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On My Mind: 7-16-17

Gus, Theo, and Ruby - At work I recently heard of a sibset consisting of eldest brother Gus, and then Theo, and a little sister named Ruby. It's so unusual (especially in my small southern town) to hear such stylish names that I was pretty floored when I heard it.

Augustine - Another name sighting from work - a little boy was calling for his friend all across the arcade - his name was Augustine.

Libuše - I've really been into Czech names here lately, and this one is one of my favorites. It comes from the Czech lib - which means "love". In legend, Libuše, also sometimes calledLubuše, Libussa, or Lubossa, was the name of a Princess and the founder of Prague.

Names Worn by Carole Lombard

Carole Lombard

Born in Fort Wayne, Indiana in 1908 as Jane Alice Peters, she was the third child of Frederic and Bessie Peters. Both of her parents were wealthy, and after her mother left their father, and moved to Los Angeles, he supported them and allowed them to live with some comfort. Carole was a tomboy and enjoyed tennis, volleyball, swimming, and movies. At only twelve Carole got her first role playing the little sister to Monte Blue in "The Perfect Crime." She loved being in the film, so she continued to audition and look for work. She changed her name to Carol, inspired by a girl she played tennis with, and even had plastic surgery at seventeen to lessen the appearance of a scar on her cheek which she got in a automobile accident. Carole took a few bit parts, but was unhappy with them, citing "All I had to do was simper prettily at the hero and scream with horror when he battled the villain."

She was known for her comedies, and one critic said "Lombard proves [to be] an ace comedienne." When she was twenty-two she married William Powell, who was thirty-eight at the time, but the marriage only lasted twenty-six months. In 1939 Carole eloped with Clark Gable and bought a 20-acre ranch together. She attempted to do more serious films, but eventually came to the conclusion that she was just more suited to comedies. With the rise of WWII, Carole started selling war bonds, flying to Indiana with her mother and Gable's press agent, Otto Winkler. She raised over $2 million dollars in just a single evening.

Anxious to return home, Carole suggested flying back, though they originally planned to go by train. Carole's mother and Otto had a fear of flying and urged her to stick with the original plan; they decided to flip a coin to decide, and Carole won. The plane took off at 7:07 pm and twenty-three minutes later, crashed into Potosi Mountain in Nevada, killing all twenty-two passengers. She was thirty-three. Clark Gable married two more times, but chose to be interred next to Carole when he died in 1960.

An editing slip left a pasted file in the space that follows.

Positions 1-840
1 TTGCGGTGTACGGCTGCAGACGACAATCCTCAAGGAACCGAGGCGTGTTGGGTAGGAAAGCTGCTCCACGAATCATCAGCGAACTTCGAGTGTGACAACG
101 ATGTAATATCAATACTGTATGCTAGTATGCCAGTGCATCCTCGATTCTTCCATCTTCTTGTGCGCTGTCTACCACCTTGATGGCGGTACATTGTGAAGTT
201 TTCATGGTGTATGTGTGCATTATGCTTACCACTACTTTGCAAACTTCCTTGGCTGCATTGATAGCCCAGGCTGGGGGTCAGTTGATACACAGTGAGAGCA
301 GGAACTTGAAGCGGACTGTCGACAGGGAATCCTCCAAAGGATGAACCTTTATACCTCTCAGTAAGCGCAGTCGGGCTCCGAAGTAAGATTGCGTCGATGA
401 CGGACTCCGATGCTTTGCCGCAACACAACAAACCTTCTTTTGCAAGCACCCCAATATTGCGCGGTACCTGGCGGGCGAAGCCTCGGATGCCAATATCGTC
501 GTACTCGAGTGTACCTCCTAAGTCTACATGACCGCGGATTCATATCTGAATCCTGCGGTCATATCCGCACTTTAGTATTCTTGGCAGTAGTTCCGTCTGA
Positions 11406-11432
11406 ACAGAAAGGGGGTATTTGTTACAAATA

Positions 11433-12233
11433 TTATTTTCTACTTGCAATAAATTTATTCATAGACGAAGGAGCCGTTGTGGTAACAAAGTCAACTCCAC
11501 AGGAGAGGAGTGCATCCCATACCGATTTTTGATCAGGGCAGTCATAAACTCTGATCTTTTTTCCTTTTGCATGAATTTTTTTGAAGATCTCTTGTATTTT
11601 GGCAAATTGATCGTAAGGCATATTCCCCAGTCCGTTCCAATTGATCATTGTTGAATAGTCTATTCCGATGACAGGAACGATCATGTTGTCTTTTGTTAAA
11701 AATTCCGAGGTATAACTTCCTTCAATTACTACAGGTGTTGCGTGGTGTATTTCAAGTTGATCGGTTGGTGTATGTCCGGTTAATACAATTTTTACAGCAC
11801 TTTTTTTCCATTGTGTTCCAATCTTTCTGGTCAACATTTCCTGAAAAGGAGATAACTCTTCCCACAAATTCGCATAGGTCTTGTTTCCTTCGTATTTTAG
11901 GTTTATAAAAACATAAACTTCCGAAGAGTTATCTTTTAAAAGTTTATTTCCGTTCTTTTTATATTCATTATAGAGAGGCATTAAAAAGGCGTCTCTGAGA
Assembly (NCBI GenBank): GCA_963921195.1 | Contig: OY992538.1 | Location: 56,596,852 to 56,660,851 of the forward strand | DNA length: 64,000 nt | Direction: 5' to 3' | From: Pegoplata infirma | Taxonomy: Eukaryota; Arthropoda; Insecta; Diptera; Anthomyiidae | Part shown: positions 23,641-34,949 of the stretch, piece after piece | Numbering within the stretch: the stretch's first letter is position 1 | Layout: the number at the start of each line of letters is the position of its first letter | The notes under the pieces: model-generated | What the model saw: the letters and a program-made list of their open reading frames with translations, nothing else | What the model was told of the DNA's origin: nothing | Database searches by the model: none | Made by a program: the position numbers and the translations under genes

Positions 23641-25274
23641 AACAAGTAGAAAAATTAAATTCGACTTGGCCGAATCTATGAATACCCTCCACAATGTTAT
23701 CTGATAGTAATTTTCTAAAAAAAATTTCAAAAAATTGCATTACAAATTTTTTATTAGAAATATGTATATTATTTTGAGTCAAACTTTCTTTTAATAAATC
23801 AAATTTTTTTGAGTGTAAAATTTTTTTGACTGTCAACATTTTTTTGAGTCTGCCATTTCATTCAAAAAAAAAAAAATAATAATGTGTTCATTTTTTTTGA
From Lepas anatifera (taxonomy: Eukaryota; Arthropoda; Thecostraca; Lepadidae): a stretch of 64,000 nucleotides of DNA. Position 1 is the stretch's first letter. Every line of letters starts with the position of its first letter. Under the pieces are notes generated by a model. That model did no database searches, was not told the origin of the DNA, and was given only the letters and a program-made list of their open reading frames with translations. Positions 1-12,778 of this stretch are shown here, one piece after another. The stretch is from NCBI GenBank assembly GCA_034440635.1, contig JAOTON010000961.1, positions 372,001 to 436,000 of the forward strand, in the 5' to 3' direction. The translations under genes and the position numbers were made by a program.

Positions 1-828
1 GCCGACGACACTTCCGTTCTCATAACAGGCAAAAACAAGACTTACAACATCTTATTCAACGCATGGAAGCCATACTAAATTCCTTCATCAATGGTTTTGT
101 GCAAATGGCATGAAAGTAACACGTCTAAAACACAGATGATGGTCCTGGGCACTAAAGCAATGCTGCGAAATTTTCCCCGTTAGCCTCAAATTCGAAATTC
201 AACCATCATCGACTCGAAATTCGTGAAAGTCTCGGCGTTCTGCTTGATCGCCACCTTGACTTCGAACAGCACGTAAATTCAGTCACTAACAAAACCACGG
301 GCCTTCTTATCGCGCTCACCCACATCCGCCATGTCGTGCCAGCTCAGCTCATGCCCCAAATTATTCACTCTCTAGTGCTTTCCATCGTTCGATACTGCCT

Colly - "From Hell to Heaven" - This cute little appellation adds spice as a nickname to Colette, Colleen, or Nicola.

Roma - "Supernatural" - This name is beautiful, and is supposedly derived from Rome. Actress Roma Downey, known for playing Monica in "Touched by an Angel", is a modern bearer. Though everyone should be aware that this name is also a term for the Romani people, a fact that should be taken into serious consideration.

Abby - "Brief Moment" - This name holds a special place in my heart; it is the name of my best friend and sister. Abby is a diminutive of Abigail, which means "My Father is a Joy", and is currently holding its own at #308 in the US. Abby is lively, jovial, and an edgier choice than the original form.

Alabam - "Lady by Choice" - This unusual name seems to simply be another form of Alabama, and has a spunky sound, even if it's not the most usable.

Irene - "My Man Godfrey" - A beautiful and sadly underused name. Irene comes from the Greek Eirene and means "peace", and is the name of a Greek Goddess who is, not surprisingly, the personification of peace. She is a Horae, and is depicted as a beautiful woman carrying a cornucopia, torch, scepter, or rhyton.

Hazel - "Nothing Sacred" - This vintage nature name is finally seeing some well deserved use. The hazel is a tree and a shrub, the fruit of the tree being, of course, a hazelnut. Celtics believed hazelnuts would give one inspiration and wisdom, and in the "The Hazel Branch" by the Grimm Brothers, it is said to protect one from snakes and a few other creepy crawlies.

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